Our guest blogger today is Seattle poet Jane Wong, visiting Assistant Professor at Pacific Lutheran University and author of Overpour, shares with us her current project and a few books of inspiration. She will be at MadArt at 7pm on Nov. 8 for the event “The Poetics of Haunting.”
My project, The Poetics of Haunting, considers how social, historical, and political contexts “haunt” the work of contemporary Asian American poets. How does history – particularly the history of war, colonialism, and marginalization – impact the work of Asian American poets across time and space? How does language act as a haunting space of intervention and activism? The digital site insists on invocation: a deliberate, powerful, and provocative move toward haunted places. It is my hope that you will explore the website, which features audio and video conversations, poetry, photographs, and multi-modal ephemera. And join me on November 8th, 7:00pm with poets Don Mee Choi, Pimone Triplett, and Diana Khoi Nguyen at MadArt for a powerful performance.
Below are a few of the books I am currently reading and returning to when I think about the poetics of haunting:
Year Zero by Monica Sok
This striking chapbook, selected by Marilyn Chin through the Poetry Society of America, looks history in the eye. As Chin writes in the forward: “In clear song and soft assonance, ghostly remembrances of these times are spoken in the voices of ordinary people: mothers, aunties, fathers, uncles, girls selling tamarind, villagers going about their day in a lush tropical landscape of octopus trees and betel leaves.” Sok responds to the horror of the Khmer Rouge regime through the filtering brightness and darkness of poetry in Year Zero. This is a voice that can not be stopped – moving from generation to generation with such force, sadness, beauty, and hope. The poem “Here is Your Name” is a declaration of visibility, of keeping our ghosts with us: “But he’s still up there in that tree / and here you are still writing your name / and your brother’s name, now your mother’s / and father’s name, as though writing them / might make your names true.” Please spend some time listening closely to Sok’s interview, images, and poem on the website.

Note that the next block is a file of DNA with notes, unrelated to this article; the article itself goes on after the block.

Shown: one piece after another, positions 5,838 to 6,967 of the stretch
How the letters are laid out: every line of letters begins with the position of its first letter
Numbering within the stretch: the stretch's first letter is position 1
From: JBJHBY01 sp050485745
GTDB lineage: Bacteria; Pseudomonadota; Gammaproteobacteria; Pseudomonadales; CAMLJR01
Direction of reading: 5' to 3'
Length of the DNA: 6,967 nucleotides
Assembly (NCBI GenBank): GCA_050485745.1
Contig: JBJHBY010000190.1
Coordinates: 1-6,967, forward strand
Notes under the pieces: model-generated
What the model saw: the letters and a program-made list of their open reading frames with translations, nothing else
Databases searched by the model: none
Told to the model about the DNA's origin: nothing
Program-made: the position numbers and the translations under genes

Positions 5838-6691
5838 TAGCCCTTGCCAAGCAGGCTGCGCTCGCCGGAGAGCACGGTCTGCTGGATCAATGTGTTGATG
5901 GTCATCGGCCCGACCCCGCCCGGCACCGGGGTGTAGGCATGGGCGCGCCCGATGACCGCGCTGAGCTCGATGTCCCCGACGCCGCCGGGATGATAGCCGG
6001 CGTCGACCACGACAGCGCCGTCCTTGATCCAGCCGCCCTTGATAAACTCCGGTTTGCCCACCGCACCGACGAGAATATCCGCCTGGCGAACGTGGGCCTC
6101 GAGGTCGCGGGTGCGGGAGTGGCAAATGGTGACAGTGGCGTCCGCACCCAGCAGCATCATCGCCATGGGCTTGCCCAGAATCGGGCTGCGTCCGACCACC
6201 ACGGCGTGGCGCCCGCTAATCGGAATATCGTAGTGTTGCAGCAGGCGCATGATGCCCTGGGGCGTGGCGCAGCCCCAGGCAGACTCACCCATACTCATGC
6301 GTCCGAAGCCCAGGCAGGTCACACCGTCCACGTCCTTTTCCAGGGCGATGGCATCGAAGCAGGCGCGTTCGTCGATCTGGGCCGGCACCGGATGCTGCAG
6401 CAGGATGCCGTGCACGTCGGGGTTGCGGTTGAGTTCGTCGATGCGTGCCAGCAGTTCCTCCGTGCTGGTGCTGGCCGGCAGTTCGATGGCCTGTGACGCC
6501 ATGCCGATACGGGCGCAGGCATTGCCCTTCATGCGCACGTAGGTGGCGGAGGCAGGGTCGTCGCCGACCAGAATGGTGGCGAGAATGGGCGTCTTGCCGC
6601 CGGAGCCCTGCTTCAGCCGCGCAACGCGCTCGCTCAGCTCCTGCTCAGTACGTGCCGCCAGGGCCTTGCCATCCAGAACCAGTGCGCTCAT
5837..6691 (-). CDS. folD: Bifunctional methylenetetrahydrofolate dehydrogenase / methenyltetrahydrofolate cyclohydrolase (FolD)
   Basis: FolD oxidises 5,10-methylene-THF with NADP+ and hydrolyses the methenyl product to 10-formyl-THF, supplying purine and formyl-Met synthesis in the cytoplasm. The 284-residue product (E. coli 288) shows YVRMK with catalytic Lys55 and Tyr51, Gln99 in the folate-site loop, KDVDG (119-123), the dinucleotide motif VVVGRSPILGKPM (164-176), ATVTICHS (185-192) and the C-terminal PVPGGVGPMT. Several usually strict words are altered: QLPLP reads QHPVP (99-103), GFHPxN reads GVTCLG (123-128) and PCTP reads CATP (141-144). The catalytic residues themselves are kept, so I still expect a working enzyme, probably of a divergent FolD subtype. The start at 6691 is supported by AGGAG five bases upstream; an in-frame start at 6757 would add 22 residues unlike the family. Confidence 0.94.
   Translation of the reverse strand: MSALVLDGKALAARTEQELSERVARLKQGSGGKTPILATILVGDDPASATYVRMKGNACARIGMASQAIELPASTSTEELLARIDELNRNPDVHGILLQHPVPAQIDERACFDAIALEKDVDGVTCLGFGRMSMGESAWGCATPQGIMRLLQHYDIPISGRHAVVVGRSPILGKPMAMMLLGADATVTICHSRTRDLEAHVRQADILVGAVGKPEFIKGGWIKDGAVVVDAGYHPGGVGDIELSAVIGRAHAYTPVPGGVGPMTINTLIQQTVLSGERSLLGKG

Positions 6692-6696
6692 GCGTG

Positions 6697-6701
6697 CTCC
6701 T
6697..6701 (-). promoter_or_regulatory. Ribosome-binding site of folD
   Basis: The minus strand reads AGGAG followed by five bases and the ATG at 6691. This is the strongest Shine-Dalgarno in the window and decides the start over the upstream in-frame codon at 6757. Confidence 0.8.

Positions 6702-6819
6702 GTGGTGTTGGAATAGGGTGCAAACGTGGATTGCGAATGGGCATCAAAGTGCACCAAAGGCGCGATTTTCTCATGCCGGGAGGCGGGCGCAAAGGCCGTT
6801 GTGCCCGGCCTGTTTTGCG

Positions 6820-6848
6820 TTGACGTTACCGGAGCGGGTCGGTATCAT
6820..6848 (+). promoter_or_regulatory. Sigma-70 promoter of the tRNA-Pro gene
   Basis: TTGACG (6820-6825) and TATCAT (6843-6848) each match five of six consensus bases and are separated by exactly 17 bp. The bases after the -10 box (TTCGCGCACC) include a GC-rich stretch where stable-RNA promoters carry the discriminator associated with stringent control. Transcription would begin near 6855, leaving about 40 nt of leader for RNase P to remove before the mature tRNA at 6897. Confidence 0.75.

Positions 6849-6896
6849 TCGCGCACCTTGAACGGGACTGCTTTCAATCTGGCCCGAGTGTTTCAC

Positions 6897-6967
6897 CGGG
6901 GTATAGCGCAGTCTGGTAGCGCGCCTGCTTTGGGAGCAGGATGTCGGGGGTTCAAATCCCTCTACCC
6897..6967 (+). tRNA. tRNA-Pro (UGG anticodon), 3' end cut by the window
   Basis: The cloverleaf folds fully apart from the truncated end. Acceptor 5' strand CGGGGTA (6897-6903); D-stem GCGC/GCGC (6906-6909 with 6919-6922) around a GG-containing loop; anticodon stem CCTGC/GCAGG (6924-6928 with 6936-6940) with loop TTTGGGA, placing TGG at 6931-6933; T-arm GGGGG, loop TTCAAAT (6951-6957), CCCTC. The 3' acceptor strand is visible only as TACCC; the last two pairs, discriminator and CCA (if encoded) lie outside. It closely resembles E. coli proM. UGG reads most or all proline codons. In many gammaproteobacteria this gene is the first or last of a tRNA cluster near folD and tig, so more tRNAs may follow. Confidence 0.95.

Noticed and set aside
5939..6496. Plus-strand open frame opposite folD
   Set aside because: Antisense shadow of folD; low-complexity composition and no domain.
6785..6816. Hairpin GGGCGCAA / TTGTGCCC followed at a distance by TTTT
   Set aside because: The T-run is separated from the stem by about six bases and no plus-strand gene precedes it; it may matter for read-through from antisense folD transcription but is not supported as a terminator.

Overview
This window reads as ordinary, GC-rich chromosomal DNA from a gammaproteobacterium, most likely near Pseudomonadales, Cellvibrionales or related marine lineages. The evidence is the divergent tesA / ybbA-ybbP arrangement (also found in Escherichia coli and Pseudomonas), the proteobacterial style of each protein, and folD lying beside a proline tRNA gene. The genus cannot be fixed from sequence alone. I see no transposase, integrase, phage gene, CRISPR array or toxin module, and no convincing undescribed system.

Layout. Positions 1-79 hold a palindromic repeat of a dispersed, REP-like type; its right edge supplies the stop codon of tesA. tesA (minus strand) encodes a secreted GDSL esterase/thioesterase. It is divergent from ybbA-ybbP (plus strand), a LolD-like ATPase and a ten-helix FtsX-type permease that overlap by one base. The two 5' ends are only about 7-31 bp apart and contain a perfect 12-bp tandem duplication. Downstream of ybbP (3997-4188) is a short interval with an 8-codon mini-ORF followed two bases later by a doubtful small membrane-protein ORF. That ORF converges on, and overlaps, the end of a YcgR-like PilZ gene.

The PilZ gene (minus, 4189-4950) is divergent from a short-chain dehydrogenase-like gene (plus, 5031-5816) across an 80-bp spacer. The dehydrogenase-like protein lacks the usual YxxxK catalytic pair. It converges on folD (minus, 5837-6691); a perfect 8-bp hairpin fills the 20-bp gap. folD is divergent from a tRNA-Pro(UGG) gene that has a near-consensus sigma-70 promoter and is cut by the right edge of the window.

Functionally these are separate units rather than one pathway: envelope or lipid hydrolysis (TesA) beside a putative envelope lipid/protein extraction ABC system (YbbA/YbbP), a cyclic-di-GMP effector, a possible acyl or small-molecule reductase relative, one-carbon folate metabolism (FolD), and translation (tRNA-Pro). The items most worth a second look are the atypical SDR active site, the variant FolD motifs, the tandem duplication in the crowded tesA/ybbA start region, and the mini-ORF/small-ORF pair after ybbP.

Hardly War by Don Mee Choi
Hardly War is an experiential book; in this way, it is a book full of texture. And what is history if not layered, fragmented, textured, fraught? In “Woe Are You?” she writes: “It was hardly war, the hardliest of wars. Hardly, hardly. It occurred to me that this particular war was hardly war because of kids, more kids, those poor kids. The kids were hungry until we GIs fed them.” Choi calls upon the ghosts of war; the book uses artifacts from Choi’s father, a photographer during the Korean and Vietnam wars. In her essay “Darkness – Translation – Migration” which I also return to, Choi speaks of the intensity of translation, her close connection to Kim Hyesoon, and gathering darkness: “Like rats, children can be happy in darkness. But the biggest darkness of all was the midnight curfew. I didn’t know the curfew was a curfew till my family escaped from it in 1972 and landed in Hong Kong. That’s how big the darkness was.” Darkness blooms. Choi also has a page on the website with poetry, imagery, and music. Please also read The Morning News is Exciting!, Choi’s first book.
The Gangster We Are All Looking For by lê thi diem thúy
I’ve taught this book many times in my Asian American Studies courses. I first read it in college and it stayed with me over the years –particularly the scene with the shattering butterflies. Migration, displacement, the desire to return to that which is already gone. The prose is full of lyric lament. The book’s epigraph reads: “In Vietnamese, the word for water and the word for a nation, a country and a homeland are one and the same: nu’o’c.” Written in vignettes, the novel draws a thread across each story, gathering the distance separating family, country, and home in the wake of the Vietnam war: “I don’t know how time moves or which of our sorrows or our desires it is able to wash away.”
Jane Wong’s poems can be found in anthologies and journals such as Best American Poetry 2015, Best New Poets 2012, Pleiades, Third Coast, and others. A Kundiman fellow, she is the recipient of scholarships and fellowships from the U.S. Fulbright Program, the Fine Arts Work Center, Squaw Valley, and Bread Loaf.